College Email – Open It, Read It and Respond, If Asked!

February 1, 2024

Yes, individuals, departments and organizations still use email to communicate.

In college, you are at risk of missing critical information when you do not open and read email sent to you by professors, the provost, campus organizations, financial aid, or other campus entities.

Having worked in higher education for many years, I was astounded by the fact that many students simply did not read or respond to email. As an academic dean, one of my roles was to handle student complaints. Quite often, students would claim that they weren’t informed about something or no one told them. More often than not, this claim would be refuted when someone (i.e. a faculty member, the registrar, the financial aid office, etc.) produced an email that was previously sent to the student. If the student had opened and read the email, they would not have been in my office filing an erroneous complaint.

There is a reason that you are provided a college email address. The college wants to communicate with you via email! If you are prudent, you will check your college email account regularly and respond to requests for information.
What information could you possibly be ignoring?

• Financial Aid information specific to you
• Your semester bill and when it is due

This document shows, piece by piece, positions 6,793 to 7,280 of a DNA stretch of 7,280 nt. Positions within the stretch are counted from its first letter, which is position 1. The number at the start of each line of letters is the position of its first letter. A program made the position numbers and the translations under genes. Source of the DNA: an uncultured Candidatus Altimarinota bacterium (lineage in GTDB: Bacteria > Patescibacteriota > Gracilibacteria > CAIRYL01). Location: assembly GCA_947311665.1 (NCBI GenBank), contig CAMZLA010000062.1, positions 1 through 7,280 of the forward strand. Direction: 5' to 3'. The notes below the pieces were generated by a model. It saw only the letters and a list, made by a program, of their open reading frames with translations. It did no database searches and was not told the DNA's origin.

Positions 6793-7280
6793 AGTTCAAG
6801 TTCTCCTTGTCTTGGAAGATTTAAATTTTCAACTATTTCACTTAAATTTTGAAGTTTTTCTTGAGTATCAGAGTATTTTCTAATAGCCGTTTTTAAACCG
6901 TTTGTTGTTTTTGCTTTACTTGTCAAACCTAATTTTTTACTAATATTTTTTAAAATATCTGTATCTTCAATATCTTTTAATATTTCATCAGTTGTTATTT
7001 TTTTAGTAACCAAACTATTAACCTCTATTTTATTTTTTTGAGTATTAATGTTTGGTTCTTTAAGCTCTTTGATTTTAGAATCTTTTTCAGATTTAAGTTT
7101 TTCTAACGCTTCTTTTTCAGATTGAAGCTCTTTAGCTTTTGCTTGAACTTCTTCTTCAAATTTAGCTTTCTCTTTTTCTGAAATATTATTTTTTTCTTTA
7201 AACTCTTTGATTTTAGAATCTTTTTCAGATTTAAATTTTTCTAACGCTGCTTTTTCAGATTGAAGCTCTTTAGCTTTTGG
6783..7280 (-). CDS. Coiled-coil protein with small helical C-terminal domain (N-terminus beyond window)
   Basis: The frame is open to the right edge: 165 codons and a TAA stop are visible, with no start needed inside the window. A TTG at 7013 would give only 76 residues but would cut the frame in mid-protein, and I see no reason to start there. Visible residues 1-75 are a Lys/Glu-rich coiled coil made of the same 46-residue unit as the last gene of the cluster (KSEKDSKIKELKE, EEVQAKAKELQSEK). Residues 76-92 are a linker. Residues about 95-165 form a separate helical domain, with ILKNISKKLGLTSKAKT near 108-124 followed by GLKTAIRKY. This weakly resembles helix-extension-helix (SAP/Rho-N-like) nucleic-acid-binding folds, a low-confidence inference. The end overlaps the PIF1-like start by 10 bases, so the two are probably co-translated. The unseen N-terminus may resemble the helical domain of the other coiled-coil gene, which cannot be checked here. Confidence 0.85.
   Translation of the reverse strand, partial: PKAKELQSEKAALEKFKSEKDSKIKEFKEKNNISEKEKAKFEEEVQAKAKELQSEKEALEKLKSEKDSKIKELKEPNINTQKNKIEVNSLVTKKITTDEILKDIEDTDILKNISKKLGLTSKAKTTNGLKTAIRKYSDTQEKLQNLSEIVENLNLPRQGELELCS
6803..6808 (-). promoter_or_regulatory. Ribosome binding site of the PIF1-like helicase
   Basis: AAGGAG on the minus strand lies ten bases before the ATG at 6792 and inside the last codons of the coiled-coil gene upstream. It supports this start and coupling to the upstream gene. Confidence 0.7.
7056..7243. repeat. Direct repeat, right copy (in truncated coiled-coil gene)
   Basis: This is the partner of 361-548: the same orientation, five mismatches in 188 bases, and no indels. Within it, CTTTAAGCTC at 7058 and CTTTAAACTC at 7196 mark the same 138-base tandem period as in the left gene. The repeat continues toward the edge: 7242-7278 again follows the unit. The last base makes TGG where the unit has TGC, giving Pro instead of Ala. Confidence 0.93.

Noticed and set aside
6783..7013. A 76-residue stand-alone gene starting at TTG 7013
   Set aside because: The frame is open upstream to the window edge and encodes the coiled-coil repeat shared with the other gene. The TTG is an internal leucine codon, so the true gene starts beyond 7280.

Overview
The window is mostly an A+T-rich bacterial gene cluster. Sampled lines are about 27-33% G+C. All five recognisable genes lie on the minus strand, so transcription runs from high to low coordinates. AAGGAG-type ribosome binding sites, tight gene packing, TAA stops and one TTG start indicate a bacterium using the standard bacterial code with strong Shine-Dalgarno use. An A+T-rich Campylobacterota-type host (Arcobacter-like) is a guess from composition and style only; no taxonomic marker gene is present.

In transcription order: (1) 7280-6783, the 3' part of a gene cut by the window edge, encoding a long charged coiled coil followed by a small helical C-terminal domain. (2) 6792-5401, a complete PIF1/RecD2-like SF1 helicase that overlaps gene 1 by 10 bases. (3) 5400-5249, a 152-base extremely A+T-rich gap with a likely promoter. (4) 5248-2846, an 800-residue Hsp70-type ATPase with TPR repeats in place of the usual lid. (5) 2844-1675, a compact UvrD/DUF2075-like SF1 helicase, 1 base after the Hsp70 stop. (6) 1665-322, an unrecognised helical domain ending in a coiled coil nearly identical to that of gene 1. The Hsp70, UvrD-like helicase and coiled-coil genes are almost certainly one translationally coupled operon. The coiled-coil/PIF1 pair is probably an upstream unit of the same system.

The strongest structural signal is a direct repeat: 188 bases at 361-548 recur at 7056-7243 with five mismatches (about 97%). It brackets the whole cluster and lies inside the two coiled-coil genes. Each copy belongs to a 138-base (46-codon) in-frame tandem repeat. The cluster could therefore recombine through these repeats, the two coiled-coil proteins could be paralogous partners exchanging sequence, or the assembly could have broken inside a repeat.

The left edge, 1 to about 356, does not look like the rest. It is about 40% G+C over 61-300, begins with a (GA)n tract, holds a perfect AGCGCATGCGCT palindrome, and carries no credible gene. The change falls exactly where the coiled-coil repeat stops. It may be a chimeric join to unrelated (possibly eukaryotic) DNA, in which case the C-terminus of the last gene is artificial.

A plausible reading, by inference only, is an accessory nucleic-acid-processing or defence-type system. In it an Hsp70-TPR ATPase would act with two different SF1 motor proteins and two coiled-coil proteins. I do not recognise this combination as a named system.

• Bookstore information, such as when your rentals are due
• Advisor appointment availability and scheduling information
• Information from your professors about your classes and assignments
• Job opportunities on campus
• Tutoring opportunities
• Social events and activities on campus
• And much more!

Advice:
• Check your college email, at least, once daily
• Read important emails thoroughly—don’t just skim them
• Delete the emails that aren’t relevant or no longer needed
• If you can’t respond right away to an email, keep it as “unread” so you know to read and respond to it later
• Always be professional in your email response

Email provides an additional means to stay connected and informed in college. It may seem “old school,” but email is still a very relevant and important form of communication. Check your email!

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